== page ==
Why this question is strategic. This offers an opportunity to address why your organization is a good fit for the candidate based on what they’re looking for. If you’re a recruiter asking this question, you can take the candidate’s answer to the hiring team so they can address these points in the interview.
"Interviewing is a two-way street," says Christina Vidauri, Senior Technical Recruiter at SeekOut. "You want the candidate to learn as much as possible about your organization and ensure all their questions are answered throughout the process."
What to look for in a candidate’s answer. There are no right or wrong answers, but concerns may arise if they don’t mention anything related to the company values, culture, or role.
"They may be looking for any job, not necessarily one with your organization," Christina says. "As a recruiter, you can take this context to internal stakeholders about extending the offer to the candidate."
4. What are your compensation expectations given what you’ve learned about the role so far?
Why this question is strategic. This is among the most basic interview questions to ask candidates if you’re the recruiter or hiring manager. "I want to have a transparent conversation up front," says Christina. "This question is not about pinning down a number. Instead, it allows me to determine if we’re within range and explain the organization's compensation philosophy and structure."
What to look for in a candidate’s answer. A candidate who has done appropriate market research will provide a reasonable range and some flexibility in terms of factoring in your organization’s benefits and equity (if applicable).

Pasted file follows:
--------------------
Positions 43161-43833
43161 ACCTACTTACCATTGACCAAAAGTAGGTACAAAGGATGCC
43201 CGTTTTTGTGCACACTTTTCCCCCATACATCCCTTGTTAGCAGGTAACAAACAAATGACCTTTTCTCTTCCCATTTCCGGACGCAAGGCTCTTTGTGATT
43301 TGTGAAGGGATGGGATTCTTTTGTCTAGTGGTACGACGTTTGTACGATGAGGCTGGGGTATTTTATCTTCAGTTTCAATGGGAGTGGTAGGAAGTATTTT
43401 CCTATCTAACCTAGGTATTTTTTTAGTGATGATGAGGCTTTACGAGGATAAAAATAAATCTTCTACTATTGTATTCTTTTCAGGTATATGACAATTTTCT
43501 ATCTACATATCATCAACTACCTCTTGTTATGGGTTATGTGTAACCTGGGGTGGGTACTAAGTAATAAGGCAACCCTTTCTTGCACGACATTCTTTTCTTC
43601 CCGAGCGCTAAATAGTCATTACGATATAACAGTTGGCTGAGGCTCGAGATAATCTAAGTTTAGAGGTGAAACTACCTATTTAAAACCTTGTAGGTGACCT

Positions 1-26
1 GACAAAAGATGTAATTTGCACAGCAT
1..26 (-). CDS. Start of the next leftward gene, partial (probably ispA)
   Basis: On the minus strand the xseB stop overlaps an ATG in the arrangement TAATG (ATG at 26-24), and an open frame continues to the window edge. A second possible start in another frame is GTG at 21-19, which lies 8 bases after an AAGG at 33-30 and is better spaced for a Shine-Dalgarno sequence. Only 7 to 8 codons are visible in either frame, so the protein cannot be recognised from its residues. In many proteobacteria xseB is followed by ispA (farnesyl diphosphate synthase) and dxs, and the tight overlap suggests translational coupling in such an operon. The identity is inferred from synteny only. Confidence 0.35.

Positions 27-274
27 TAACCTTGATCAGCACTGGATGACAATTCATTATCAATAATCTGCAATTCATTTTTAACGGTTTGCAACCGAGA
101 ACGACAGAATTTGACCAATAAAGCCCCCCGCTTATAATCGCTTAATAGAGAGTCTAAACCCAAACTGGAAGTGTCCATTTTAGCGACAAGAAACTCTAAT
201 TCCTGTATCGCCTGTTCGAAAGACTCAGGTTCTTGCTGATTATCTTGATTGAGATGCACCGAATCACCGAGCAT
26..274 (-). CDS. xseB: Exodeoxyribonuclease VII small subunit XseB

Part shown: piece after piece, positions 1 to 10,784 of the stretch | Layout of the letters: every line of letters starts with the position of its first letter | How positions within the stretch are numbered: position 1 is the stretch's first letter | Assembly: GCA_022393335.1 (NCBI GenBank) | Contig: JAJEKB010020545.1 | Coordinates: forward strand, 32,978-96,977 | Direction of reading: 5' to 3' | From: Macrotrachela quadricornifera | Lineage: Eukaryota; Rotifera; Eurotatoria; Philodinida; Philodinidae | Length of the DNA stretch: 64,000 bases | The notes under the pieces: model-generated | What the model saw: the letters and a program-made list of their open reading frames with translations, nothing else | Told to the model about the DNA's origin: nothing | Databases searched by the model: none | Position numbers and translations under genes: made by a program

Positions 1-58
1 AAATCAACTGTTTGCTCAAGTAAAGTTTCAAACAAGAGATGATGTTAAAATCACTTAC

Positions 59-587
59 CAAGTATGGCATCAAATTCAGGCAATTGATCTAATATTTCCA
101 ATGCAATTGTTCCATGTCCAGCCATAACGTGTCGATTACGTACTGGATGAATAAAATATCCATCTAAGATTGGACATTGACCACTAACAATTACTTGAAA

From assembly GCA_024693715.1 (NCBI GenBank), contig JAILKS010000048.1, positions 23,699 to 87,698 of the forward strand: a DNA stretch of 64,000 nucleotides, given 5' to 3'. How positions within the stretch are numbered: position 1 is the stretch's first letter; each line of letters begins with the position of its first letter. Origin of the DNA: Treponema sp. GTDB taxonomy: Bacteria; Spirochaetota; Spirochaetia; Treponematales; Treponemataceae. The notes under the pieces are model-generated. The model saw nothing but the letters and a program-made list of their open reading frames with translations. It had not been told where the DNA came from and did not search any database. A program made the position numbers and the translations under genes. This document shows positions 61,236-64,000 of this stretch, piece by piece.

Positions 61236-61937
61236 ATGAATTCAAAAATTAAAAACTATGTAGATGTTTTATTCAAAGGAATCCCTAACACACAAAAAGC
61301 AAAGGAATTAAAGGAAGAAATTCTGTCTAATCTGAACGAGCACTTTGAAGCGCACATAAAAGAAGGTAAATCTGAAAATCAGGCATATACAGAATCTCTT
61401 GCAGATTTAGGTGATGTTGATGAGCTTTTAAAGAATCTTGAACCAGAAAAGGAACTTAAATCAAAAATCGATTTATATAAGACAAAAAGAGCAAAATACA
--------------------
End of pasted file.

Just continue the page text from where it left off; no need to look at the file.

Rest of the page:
Strategic interview questions to ask candidates about their workplace experience
These questions will help you determine how well the candidate may transition into the new role based on their current work situation.
5. What kind of technology have you used in your most recent role and how have you used it?
Why this question is strategic. If you have a specific technology in mind (e.g., Salesforce, Tableau, SQL, Python, etc.), you can tailor this question to that product specifically. However, it's crucial to also ask how they’ve used the product.
"You’ll learn in depth how they've applied their knowledge of a product in a professional setting," Andy says. "You can’t determine if they’re a good fit only by knowing if they’ve used it."
What to look for in a candidate's answer. Listen for specific application of the technology, not blanket statements about their experience. Examples may include a project they worked on, a day-to-day use case, and how involved they were (i.e., basic data entry, system admin, expert user).
6. What type of work have you enjoyed the most so far?
Why this question is strategic. This question is for new graduates or those seeking internship roles. "Candidates who are in the early stages of their career may not yet know where to place their focus professionally," says Christina. "Learning what they’ve enjoyed doing and why may help you understand the best opportunity for them within your organization."
What to look for in a candidate’s answer. Their response should be honest and enthusiastic. It’s OK if they carried out a project that focused on one thing but want to explore a project focusing on something else. Their answer should show they are willing to try new things and seek help when they need it.
7. Could you describe the team you work with right now?